Yan W.,Brown University | Bowen W.D.,Brown University | Hopson R.,Brown University | Mathew A.E.,Molecular Architect | Jacob J.N.,Organomed Corporation
Natural Product Communications | Year: 2013

The current study is directed at identifying compounds that have biological activity in the less studied oil fraction of Curcuma longa (turmeric) to treat pancreatic cancer, which has no good treatment options. Fractional distillation and chromatographic separation of turmeric oil (TO) gave column fractions (CF) having biological activity against the PANC-1 pancreatic cancer cell line, with an EC50 in the range of 23 to 33 μg/mL. These fractions were analyzed by NMR and GCMS and found to contain the sesquiterpenes, ar-curcumene, 7-epi-zingiberene, β-sesquiphellandrene, curlone, α-turmerone, β-turmerone and ar-turmerone. The ability of TO components to induce cell death was independent of caspase activity. Potency was higher at lower cell density and was reduced by increasing serum concentration, the latter indicating serum binding of active components.


Jacob J.N.,Organomed Corporation | Badyal D.K.,Christian Medical College
Natural Product Communications | Year: 2014

Turmeric and fish oil have been gaining interest as food supplements because of their beneficial properties. Turmeric oil contains sesquiterpenes and fish oil has eicosapentaenoic acid (EPA) and docosahexaenoic acid (DHA), possessing anti-inflammatory activity. The present study is to evaluate and compare the anti-inflammatory and analgesic properties of these two natural food products with aspirin as a standard. The percent inhibition as a measure of paw edema for turmeric oil and fish oil at 100 mg/kg was 76% and 31%, respectively, while the percent inhibition by the combination of the two at 100 mg/kg was 62%, which was the same as that of aspirin at the same dose. The inhibitory activity of fish oil at 50 mg/kg was 86% and with an increase in dose the activity decreased. The analgesic activity measured by the tail flick method showed optimum activities for turmeric oil and fish oil at 60 and 90 minutes, respectively, whereas the combination of the two decreased the analgesic activity. Thus the two common food ingredients, oils from turmeric and fish, have desirable biochemical properties to develop further their use as food and medicine.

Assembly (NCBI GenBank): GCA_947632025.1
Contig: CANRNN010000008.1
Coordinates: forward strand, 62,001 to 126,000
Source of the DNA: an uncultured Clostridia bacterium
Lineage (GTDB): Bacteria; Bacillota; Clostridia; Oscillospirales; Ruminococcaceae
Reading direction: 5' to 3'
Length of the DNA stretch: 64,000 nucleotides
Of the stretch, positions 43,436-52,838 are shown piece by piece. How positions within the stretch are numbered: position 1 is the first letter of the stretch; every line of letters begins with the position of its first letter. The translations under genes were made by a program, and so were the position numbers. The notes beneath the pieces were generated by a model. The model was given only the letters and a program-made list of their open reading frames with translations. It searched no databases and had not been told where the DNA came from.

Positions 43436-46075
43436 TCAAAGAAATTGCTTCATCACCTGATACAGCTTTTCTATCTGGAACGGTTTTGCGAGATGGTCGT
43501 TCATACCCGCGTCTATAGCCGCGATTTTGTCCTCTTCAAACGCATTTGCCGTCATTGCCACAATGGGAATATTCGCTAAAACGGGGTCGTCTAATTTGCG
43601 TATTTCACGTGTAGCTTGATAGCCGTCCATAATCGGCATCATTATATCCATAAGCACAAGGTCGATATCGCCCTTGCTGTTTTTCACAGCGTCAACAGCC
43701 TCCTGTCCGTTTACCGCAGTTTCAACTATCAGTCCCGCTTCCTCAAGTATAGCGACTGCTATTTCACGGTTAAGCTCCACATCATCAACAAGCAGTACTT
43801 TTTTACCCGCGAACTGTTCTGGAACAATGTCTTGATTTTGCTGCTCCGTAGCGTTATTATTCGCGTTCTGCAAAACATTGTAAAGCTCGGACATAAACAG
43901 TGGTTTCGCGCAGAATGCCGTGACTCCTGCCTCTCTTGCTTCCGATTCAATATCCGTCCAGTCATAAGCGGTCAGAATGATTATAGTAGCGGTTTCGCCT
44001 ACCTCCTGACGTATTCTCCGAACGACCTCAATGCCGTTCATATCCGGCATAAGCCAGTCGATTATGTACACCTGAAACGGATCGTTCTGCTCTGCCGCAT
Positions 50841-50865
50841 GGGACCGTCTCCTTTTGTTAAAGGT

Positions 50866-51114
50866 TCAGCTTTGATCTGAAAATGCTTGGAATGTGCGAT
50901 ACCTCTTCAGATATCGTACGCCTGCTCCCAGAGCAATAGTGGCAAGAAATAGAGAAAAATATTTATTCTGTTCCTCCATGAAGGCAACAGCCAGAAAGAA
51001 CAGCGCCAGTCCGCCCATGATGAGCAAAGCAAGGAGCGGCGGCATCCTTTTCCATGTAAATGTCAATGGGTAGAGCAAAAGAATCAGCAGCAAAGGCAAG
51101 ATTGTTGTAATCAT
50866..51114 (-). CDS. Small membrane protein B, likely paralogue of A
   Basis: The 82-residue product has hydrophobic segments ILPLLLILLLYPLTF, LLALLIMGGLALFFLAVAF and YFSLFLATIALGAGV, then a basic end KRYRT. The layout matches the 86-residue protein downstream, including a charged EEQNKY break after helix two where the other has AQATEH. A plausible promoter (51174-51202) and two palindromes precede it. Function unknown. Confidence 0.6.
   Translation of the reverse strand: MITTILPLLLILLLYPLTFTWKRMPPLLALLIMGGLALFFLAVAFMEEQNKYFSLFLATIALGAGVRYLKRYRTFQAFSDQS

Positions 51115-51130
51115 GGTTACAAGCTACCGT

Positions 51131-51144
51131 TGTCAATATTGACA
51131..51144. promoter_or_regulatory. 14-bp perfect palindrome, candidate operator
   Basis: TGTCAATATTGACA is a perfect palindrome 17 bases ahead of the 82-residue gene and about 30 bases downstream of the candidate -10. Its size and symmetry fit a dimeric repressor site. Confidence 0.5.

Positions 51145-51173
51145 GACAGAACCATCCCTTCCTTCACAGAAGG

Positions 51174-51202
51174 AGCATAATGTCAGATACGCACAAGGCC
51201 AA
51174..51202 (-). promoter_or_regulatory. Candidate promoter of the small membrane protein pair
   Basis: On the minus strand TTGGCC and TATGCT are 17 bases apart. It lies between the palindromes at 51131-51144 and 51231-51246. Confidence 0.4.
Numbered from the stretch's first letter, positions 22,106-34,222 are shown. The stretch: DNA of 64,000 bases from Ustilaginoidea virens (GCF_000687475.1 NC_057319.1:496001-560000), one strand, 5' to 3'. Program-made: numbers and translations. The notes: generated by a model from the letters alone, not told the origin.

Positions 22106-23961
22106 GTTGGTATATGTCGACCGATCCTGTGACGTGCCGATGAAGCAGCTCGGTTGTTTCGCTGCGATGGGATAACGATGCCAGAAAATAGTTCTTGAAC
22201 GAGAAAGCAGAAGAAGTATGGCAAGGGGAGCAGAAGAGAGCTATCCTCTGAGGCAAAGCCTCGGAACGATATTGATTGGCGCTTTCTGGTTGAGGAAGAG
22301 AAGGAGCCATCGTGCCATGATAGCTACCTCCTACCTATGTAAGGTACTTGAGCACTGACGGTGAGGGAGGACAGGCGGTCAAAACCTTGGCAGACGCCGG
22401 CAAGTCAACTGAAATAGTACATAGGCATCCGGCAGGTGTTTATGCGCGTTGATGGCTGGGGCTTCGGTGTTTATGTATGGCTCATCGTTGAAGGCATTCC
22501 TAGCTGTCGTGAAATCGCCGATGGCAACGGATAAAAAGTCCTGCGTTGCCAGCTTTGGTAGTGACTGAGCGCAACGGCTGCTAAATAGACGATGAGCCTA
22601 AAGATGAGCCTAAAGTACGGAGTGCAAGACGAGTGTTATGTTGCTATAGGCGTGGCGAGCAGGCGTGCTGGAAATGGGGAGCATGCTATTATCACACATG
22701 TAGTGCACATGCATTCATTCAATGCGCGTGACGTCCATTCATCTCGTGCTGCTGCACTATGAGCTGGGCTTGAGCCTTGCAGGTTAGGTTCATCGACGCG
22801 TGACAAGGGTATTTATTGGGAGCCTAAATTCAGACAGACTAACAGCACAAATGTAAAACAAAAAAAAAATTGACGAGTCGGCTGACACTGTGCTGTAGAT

Jacob J.N.,Organomed Corporation | Tazawa M.J.,Organomed Corporation
Bioorganic and Medicinal Chemistry Letters | Year: 2012

Glucose-aspirin (GA) was synthesized by conjugating aspirin (ASA) to glucose. The water solubility and biological activity of GA was studied in comparison to aspirin. The human serum protease activity on the ester showed a slower hydrolysis rate, compared to ASA. Glucose-aspirin was sevenfold more water soluble than aspirin and it was about 8- to 9-fold more active in inhibiting cell growth than aspirin in their anti-cancer cell culture activity on breast (SKBR3), pancreatic (PANC-1), and prostate (PC3) cell lines, whereas the activity was similar on a benign non-cancerous cell line (WI 38). In conclusion, GA is a highly water soluble derivative of aspirin. Although the serum hydrolysis for GA was slower, there was significant anti-cancer activity at the doses studied under the experimental conditions. © 2012 Elsevier Ltd. All rights reserved.


Patent
Organomed Corporation | Date: 2012-06-29

The invention provides novel compounds and formulations of turmeric oil, fish oil, aspirin and anti-cancer drugs (paclitaxel) having anti-inflammatory, analgesic and/or anti-cancer activity.


PubMed | Organomed Corporation
Type: Journal Article | Journal: Bioorganic & medicinal chemistry letters | Year: 2012

Glucose-aspirin (GA) was synthesized by conjugating aspirin (ASA) to glucose. The water solubility and biological activity of GA was studied in comparison to aspirin. The human serum protease activity on the ester showed a slower hydrolysis rate, compared to ASA. Glucose-aspirin was sevenfold more water soluble than aspirin and it was about 8- to 9-fold more active in inhibiting cell growth than aspirin in their anti-cancer cell culture activity on breast (SKBR3), pancreatic (PANC-1), and prostate (PC3) cell lines, whereas the activity was similar on a benign non-cancerous cell line (WI 38). In conclusion, GA is a highly water soluble derivative of aspirin. Although the serum hydrolysis for GA was slower, there was significant anti-cancer activity at the doses studied under the experimental conditions.


PubMed | Organomed Corporation
Type: Journal Article | Journal: Basic & clinical pharmacology & toxicology | Year: 2013

Glucose-aspirin (GA) was synthesized by conjugating aspirin (ASA) to the 3-carbon of glucose to produce a stable water-soluble aspirin derivative. The in vivo activities were compared with those of aspirin. The mouse tail flick assay showed that at 120 min., both aspirin and GA showed the maximum possible effect, and the higher dose (200 mg/kg) generally had less of an effect than the lower dose (100 mg/kg). Per cent inhibition of paw oedema was 63% and 69% for ASA and GA at 100 mg/kg, respectively. In the tail immersion test, the increase in reaction time was significantly greater with GA as compared to aspirin (100 mg/kg) at 60 min. In conclusion, there was significant anti-inflammatory and analgesic activity for GA at the doses studied under the experimental conditions.